source of brucellosis infection (fistulous withers) in horses in
Wyoming. Most recently, elk were the source of infection of a cattle
herd in Idaho.
The bison and elk populations in the GYA are the only wildlife
populations in the United States known to be infected with B.
abortus. Due to the behavior of bison
and elk, there is more risk of disease transmission from individual
bison than from elk. Bison are more gregarious than elk and tend
to congregate together more than elk during calving time, which
is when disease transmission is most likely. There is a greater
chance of spreading the disease to herd mates through direct
contact with birthing fluids and contaminated soil and vegetation
during calving than at other seasons.
On the other hand, under natural conditions, elk prefer to calve
in seclusion, meticulously cleaning up the area by consuming the
placental tissues and fluids to avoid attracting predators. They
prefer to keep the calf separate from other animals for the first
few days before returning to the herd, a behavior pattern that
also reduces the chance for disease transmission.
However, under unnatural conditions, such as at artificial elk
feedgrounds, elk are more concentrated and less likely to calve
in seclusion. Infected elk also may abort during the time they
are congregated in the feedgrounds. Under these conditions, the
risk of disease spread from elk is increased. APHIS has assisted
the State of Wyoming with funding to vaccinate elk on elk feedgrounds
to reduce the prevalence of the disease and to fund habitat improvement
efforts to keep the elk dispersed over a larger area and away
from cattle and feedgrounds. Eliminating brucellosis in elk remains
a high priority with APHIS.
Other species of wildlife are more resistant but can become transiently
infected with the brucella organism.
Predators and scavengers, such as coyotes, crows, vultures, and
bears, are rarely infected and are not at high risk for shedding
the bacteria. However, predators can serve as mechanical vectors
by dragging infected tissues, placentas, and fetuses away from abortion
Strain RB51 vaccine is a brucellosis vaccine
conditionally approved for cattle in 1996 that does not interfere
with blood test results. Tests of the RB51 vaccine in bison look
promising. Preliminary studies indicate that RB51 is safe and effective
in bison calves. In order for RB51 to be conditionally licensed
in bison, it must pass additional safety and efficacy trials.
Researchers are testing this vaccine on bison calves, male bison,
and pregnant bison to determine its safety and effectiveness.
Strain 19, the traditional brucellosis vaccine is about 65 percent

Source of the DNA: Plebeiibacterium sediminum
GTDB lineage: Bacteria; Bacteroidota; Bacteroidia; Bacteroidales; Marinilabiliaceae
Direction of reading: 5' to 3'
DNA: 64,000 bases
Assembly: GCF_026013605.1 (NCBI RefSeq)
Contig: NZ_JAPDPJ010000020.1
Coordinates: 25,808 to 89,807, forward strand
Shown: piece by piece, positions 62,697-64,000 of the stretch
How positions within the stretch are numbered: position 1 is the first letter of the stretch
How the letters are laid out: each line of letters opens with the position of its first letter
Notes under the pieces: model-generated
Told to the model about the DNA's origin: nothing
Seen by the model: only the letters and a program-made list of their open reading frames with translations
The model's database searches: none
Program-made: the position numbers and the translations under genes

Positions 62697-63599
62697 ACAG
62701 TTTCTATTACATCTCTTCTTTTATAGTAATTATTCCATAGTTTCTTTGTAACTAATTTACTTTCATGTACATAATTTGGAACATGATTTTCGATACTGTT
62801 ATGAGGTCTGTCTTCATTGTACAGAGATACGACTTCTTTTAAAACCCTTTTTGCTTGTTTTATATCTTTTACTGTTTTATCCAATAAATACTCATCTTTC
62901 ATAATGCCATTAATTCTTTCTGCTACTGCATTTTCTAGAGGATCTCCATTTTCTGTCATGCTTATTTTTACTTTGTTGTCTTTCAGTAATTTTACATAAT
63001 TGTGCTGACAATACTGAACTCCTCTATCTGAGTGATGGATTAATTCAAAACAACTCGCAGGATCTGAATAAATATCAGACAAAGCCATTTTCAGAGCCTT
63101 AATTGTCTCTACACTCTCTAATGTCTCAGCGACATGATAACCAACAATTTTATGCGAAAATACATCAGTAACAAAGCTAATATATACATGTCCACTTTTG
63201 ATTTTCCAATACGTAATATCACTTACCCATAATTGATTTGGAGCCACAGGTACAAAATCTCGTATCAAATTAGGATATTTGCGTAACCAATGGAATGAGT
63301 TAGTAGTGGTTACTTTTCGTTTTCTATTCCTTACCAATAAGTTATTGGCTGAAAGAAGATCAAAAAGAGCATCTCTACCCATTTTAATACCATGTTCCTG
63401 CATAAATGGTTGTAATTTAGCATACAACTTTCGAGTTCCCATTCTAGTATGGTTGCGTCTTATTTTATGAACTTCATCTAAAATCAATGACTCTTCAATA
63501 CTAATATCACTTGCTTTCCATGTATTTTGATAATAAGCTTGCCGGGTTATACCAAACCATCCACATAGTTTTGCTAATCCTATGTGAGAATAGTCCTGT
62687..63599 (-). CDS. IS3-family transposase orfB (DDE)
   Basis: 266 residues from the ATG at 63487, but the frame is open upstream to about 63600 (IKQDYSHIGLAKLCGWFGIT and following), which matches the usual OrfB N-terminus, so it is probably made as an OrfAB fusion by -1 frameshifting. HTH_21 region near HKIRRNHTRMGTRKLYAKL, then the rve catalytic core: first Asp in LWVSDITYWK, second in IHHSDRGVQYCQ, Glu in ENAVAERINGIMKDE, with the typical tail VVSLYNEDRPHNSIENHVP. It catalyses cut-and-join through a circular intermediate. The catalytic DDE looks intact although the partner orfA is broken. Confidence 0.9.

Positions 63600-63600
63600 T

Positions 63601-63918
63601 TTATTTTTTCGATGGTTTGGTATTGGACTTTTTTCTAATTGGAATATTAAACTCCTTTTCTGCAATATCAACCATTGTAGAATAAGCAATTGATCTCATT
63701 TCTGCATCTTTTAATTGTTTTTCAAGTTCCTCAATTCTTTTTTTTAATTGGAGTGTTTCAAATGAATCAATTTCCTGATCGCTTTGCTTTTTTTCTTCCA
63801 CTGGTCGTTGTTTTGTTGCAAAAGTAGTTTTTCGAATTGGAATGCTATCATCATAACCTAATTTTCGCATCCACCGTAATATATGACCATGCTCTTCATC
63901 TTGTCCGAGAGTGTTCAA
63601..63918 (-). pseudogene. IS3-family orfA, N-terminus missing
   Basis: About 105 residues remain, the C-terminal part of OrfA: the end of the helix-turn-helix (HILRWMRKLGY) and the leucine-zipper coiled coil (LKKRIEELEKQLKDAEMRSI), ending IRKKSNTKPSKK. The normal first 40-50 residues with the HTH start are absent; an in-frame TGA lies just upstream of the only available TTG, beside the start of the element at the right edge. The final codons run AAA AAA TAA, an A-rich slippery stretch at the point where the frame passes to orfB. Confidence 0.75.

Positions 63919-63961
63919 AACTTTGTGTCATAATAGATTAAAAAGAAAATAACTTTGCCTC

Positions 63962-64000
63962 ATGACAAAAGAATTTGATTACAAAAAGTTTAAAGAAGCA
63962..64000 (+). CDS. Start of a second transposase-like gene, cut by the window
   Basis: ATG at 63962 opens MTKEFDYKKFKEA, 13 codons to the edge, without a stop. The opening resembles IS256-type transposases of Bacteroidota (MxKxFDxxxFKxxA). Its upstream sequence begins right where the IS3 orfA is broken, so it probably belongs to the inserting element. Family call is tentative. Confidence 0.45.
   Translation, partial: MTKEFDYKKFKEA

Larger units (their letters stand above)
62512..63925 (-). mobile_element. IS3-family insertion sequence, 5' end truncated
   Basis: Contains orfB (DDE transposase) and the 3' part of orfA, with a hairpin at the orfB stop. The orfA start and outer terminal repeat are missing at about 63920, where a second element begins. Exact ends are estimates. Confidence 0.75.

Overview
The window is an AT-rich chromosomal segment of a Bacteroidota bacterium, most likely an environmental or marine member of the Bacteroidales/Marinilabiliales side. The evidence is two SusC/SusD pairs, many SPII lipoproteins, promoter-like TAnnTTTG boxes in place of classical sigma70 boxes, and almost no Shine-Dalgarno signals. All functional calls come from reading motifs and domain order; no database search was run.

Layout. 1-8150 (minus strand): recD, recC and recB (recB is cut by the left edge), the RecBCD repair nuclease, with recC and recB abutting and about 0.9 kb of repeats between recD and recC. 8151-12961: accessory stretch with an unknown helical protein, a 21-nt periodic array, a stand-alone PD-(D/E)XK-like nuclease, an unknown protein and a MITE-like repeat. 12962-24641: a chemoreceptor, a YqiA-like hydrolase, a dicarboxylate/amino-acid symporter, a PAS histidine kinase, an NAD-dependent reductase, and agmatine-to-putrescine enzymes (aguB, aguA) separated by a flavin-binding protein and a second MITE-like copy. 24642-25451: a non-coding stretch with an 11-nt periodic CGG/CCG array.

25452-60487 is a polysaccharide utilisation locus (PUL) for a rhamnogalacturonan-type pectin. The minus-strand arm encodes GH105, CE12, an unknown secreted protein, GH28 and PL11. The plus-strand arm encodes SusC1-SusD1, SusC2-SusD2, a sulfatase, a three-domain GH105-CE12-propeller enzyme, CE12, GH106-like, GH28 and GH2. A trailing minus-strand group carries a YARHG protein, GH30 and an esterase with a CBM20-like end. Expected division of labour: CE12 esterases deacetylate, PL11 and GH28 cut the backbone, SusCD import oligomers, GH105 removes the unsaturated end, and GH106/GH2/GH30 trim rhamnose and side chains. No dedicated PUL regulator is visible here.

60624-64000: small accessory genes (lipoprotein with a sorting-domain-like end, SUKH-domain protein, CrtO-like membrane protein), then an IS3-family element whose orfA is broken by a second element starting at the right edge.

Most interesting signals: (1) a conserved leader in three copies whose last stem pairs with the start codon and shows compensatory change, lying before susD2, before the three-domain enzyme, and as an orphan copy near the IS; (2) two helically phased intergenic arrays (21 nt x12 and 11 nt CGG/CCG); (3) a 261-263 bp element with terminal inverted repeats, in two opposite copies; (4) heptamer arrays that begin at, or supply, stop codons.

effective in preventing infection in cattle and bison under field
exposure. (Sixty-five percent is considered effective for a brucella
vaccine.) The primary difficulty with Strain 19 vaccine is that
it can cause an animal to produce antibodies to brucellosis blood
tests and, therefore, produce false-positive results when tested.
The RB51 vaccine does not cause animals to produce antibodies
that can be detected with standard tests and, therefore, eliminates
APHIS has committed in excess of $3 million toward research on
the brucellosis problem in the GYA.
APHIS continues to support brucellosis research at universities
and is also working with USDA's Agricultural Research Service to
further study RB51 vaccine, and to develop alternative brucellosis
vaccines that would be more effective in wild bison and elk herds.
Current vaccines are about 65 percent effective. It is unlikely
that new vaccines would protect 100 percent of vaccinated animals.
However, new vaccines may provide additional protection for the
animals and help reduce the incidence of the disease within the
herds. APHIS is also involved in studying the brucellosis disease
agent-how it is transmitted and shed by infected animals into the
Research efforts are also underway to develop a safe and effective
vaccine delivery system so that bison can be vaccinated remotely,
as opposed to only hand injection. In addition, APHIS has a veterinarian
with wildlife management training and experience stationed in
Montana, to function as a liaison among involved government agencies.
APHIS is confident that, as more activity is generated on this
issue, this liaison position will become increasingly important
in ensuring that all involved parties are informed and that APHIS'
involvement is coordinated.
Yes. APHIS officials are confident, based on experience in other
public and private bison and elk herds and on other successful disease
eradication programs, that use of a combination of disease-eradication
and herd-management measures will lead to the successful elimination
of brucellosis from bison and elk in the Yellowstone ecosystem.
APHIS is interested in protecting the bison and neighboring livestock
from diseases introduced into the herds from outside sources. APHIS
intends to work with the cooperating agencies to develop a plan
to eliminate brucellosis from the GYA while ensuring a wild, free-roaming,
and viable bison herd in Yellowstone. Similar eradication efforts
have been successful in other parks, including Wind Cave National
Park and Custer State Park in South Dakota and Wichita Mountain
Wildlife Refuge in Oklahoma.
For more information concerning the brucellosis problem in Yellowstone
bison, contact APHIS Legislative and Public Affairs at (202) 720-2511,
Forest Service Public Affairs at (202) 205-1760, or the National
Park Service Office of Public Affairs at (202) 482-6843.